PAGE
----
Dentists....What is your preference? Cash or Accrual?
Unless you generate $5 million or more in revenue, maintain an inventory, and/or are a corporation (not an S corp), you have a choice. You can record your business transactions using the "cash" or the "accrual" method of accounting. Do you know which is right for your practice? What are the pros and cons of each method?
There are many dental offices that choose to use the cash method. It is the more simplistic method and can be done with a single entry system. Sales or services are not recorded until payment is received and expenses are not recorded until payment is made. Because of the simplicity of the cash method, a dentist might even choose to do the books him/herself. Also, you, the dentist, will easily be able to know what the cash flow is. Exactly what funds are available at any given time.
So why would you use the accrual method of accounting? It is much more complicated. How would you integrate the information from your dental software, such as Eaglesoft or Dentrix? Would you need a full time bookkeeper? Could this system be easily manipulated by someone? What about your cash flow? Will you still be able to see that? These are all good questions and will be addressed, but first let's look at what you, the dentist are missing out on by not using the accrual method.
First, if your books are done by the accrual method, they give a better understanding of what your business is worth. The balance sheet will be more complete as far as reporting assets, liabilities and the amount of stockholder equity. You will have the big picture of what your bottom line is.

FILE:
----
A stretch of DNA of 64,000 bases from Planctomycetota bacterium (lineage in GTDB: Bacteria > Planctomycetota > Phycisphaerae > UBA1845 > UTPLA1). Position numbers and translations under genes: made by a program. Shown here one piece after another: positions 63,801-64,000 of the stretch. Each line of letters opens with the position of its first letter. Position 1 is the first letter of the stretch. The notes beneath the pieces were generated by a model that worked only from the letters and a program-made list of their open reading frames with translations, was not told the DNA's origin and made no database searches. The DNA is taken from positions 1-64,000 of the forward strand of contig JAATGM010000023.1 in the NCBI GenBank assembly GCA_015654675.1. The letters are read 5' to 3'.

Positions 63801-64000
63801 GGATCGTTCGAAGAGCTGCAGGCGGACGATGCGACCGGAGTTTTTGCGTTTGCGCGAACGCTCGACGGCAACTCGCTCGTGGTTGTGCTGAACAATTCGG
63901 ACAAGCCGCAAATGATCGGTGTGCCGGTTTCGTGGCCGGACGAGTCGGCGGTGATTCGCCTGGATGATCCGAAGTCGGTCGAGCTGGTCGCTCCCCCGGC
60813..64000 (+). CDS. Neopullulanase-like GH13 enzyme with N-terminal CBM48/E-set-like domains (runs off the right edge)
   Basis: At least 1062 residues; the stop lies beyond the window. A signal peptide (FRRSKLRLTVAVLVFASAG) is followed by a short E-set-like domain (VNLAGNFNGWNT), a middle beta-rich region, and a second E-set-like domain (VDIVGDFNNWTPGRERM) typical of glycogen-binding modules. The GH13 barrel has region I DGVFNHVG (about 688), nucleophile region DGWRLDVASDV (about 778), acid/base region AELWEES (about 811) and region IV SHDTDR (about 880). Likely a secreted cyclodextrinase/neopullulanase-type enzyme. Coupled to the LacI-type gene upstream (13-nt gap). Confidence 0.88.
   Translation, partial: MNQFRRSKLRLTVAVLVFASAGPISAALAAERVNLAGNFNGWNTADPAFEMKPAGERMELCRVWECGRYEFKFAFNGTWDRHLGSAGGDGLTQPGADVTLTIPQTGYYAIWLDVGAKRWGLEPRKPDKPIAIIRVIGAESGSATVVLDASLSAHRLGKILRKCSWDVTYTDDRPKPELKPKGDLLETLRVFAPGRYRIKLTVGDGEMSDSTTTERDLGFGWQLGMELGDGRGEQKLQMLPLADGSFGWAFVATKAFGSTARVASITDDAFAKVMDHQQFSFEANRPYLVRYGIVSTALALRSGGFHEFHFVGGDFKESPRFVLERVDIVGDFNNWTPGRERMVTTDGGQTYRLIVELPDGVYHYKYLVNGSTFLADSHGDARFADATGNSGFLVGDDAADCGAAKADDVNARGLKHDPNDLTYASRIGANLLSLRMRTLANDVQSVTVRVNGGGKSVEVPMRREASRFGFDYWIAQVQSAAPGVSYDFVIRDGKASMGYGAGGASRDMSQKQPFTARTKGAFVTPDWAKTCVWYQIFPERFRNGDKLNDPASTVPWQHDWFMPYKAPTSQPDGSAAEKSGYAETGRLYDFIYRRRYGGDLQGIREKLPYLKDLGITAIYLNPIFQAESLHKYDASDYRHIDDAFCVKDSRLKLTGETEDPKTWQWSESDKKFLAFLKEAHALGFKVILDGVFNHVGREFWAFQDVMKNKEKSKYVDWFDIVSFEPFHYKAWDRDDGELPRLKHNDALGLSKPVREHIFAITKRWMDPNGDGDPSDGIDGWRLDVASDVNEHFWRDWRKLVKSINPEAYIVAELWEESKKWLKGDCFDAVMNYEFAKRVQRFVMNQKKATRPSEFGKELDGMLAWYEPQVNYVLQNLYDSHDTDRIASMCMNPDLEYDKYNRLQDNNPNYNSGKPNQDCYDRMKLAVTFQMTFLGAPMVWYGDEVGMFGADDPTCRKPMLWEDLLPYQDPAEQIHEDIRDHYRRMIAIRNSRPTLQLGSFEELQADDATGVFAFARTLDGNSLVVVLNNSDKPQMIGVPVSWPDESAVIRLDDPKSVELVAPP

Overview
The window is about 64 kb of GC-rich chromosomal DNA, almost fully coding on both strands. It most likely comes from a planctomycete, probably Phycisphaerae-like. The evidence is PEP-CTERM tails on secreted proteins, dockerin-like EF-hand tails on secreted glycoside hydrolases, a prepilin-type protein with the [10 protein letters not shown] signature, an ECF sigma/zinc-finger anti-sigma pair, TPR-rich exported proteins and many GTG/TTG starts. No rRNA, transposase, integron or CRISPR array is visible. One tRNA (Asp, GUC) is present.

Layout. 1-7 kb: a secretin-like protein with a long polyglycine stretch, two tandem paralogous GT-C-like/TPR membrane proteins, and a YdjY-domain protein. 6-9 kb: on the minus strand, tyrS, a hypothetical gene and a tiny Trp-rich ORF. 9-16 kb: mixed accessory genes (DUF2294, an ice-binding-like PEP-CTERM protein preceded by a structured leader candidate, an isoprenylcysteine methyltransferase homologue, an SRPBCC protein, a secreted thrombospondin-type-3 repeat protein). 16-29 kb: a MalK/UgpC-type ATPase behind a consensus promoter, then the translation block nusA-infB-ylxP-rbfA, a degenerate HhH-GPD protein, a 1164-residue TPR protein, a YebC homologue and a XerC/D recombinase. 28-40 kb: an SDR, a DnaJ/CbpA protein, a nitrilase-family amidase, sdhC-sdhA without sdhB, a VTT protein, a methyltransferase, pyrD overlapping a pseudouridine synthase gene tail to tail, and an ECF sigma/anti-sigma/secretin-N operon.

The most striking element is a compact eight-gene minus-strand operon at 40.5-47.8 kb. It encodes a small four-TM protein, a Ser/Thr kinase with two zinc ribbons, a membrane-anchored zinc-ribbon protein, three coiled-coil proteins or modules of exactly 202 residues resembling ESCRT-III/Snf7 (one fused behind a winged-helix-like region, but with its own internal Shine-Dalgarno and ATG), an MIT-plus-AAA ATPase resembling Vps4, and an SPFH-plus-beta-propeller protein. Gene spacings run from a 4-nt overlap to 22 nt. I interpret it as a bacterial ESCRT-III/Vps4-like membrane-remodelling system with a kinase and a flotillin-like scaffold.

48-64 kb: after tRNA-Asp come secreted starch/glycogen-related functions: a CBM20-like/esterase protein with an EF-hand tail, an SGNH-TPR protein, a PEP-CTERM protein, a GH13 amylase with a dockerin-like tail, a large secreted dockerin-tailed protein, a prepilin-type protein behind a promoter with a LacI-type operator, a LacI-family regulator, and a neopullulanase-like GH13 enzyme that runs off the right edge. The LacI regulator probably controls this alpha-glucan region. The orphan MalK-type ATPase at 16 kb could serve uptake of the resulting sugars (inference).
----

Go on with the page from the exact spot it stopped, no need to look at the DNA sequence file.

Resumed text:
Secondly, it can project revenue and spending more accurately. It records revenue and expenses in real time. This will allow you to create a budget and avoid overspending. This can also help to plan for future issues. Maybe a time during the year when expenses are higher or production is lower, the budget can allow for this. It can also show if the practice is producing but collections are not keeping up.
Thirdly, an accrual method of accounting can identify areas of improvement and hidden opportunities. Since the accrual method of accounting is the acceptable form in GAAP (generally accepted accounting principles), comparisons with other dental practices like yours can be made. This is called Benchmarking. Benchmarking can show you the percentage that other dentists are spending on their expenses and how they are becoming profitable.
Lastly, it will give you insight to plan for the future. The accrual method will help you to determine if you are able to do improvements to your office, take on more staff or even open a new location. The accrual method will allow financial reports to be created for you, investors, and lenders, which will be essential.
So what about the challenges mentioned earlier with using accrual? Yes, it is more complicated, but a good bookkeeper can simplify and make it easy for you to understand. Your dental software, such as Dentrix or Eaglesoft information can be integrated with an app or simple journal entries that your bookkeeper can handle. If a bookkeeper is just handling your books, you should not need one full time in your office. Actually, I recommend that you have your bookkeeper as an outsider. Someone handling the books and money can manipulate things, so they should never do both. An outside bookkeeper is an extra pair of eyes that can help implement internal controls, (Another subject for later) .
Finally, if you have a great bookkeeper, he or she will be providing you with a minimum of three financial reports monthly or quarterly. In these will be included a SOCF (statement of cash flow). This report will allow the dentist to know where the cash is going and what is available, just like the cash method does.
So if you are interested in having insight to long term profitability, I would choose the accrual method of accounting. Also, choose a bookkeeper that is interested in helping you build a healthy, more prosperous practice with this method.